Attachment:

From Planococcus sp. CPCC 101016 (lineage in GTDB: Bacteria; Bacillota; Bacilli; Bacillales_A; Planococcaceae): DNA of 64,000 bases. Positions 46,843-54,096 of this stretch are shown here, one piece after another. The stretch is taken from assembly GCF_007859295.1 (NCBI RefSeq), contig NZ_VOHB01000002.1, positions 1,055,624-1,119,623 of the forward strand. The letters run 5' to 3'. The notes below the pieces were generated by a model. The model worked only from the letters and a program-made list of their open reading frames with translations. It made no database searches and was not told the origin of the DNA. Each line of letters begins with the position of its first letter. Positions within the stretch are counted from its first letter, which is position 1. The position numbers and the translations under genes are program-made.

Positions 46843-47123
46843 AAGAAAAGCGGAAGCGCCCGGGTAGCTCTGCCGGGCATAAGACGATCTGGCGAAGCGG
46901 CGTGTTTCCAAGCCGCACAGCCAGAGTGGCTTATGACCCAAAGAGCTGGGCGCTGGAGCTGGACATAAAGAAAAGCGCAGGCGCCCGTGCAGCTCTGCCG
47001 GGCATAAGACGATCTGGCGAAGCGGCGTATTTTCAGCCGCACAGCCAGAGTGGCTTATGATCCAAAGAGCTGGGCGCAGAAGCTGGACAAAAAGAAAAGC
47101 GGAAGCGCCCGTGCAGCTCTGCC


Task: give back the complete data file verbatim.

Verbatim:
From Planococcus sp. CPCC 101016 (lineage in GTDB: Bacteria; Bacillota; Bacilli; Bacillales_A; Planococcaceae): DNA of 64,000 bases. Positions 46,843-54,096 of this stretch are shown here, one piece after another. The stretch is taken from assembly GCF_007859295.1 (NCBI RefSeq), contig NZ_VOHB01000002.1, positions 1,055,624-1,119,623 of the forward strand. The letters run 5' to 3'. The notes below the pieces were generated by a model. The model worked only from the letters and a program-made list of their open reading frames with translations. It made no database searches and was not told the origin of the DNA. Each line of letters begins with the position of its first letter. Positions within the stretch are counted from its first letter, which is position 1. The position numbers and the translations under genes are program-made.

Positions 46843-47123
46843 AAGAAAAGCGGAAGCGCCCGGGTAGCTCTGCCGGGCATAAGACGATCTGGCGAAGCGG
46901 CGTGTTTCCAAGCCGCACAGCCAGAGTGGCTTATGACCCAAAGAGCTGGGCGCTGGAGCTGGACATAAAGAAAAGCGCAGGCGCCCGTGCAGCTCTGCCG
47001 GGCATAAGACGATCTGGCGAAGCGGCGTATTTTCAGCCGCACAGCCAGAGTGGCTTATGATCCAAAGAGCTGGGCGCAGAAGCTGGACAAAAAGAAAAGC
47101 GGAAGCGCCCGTGCAGCTCTGCC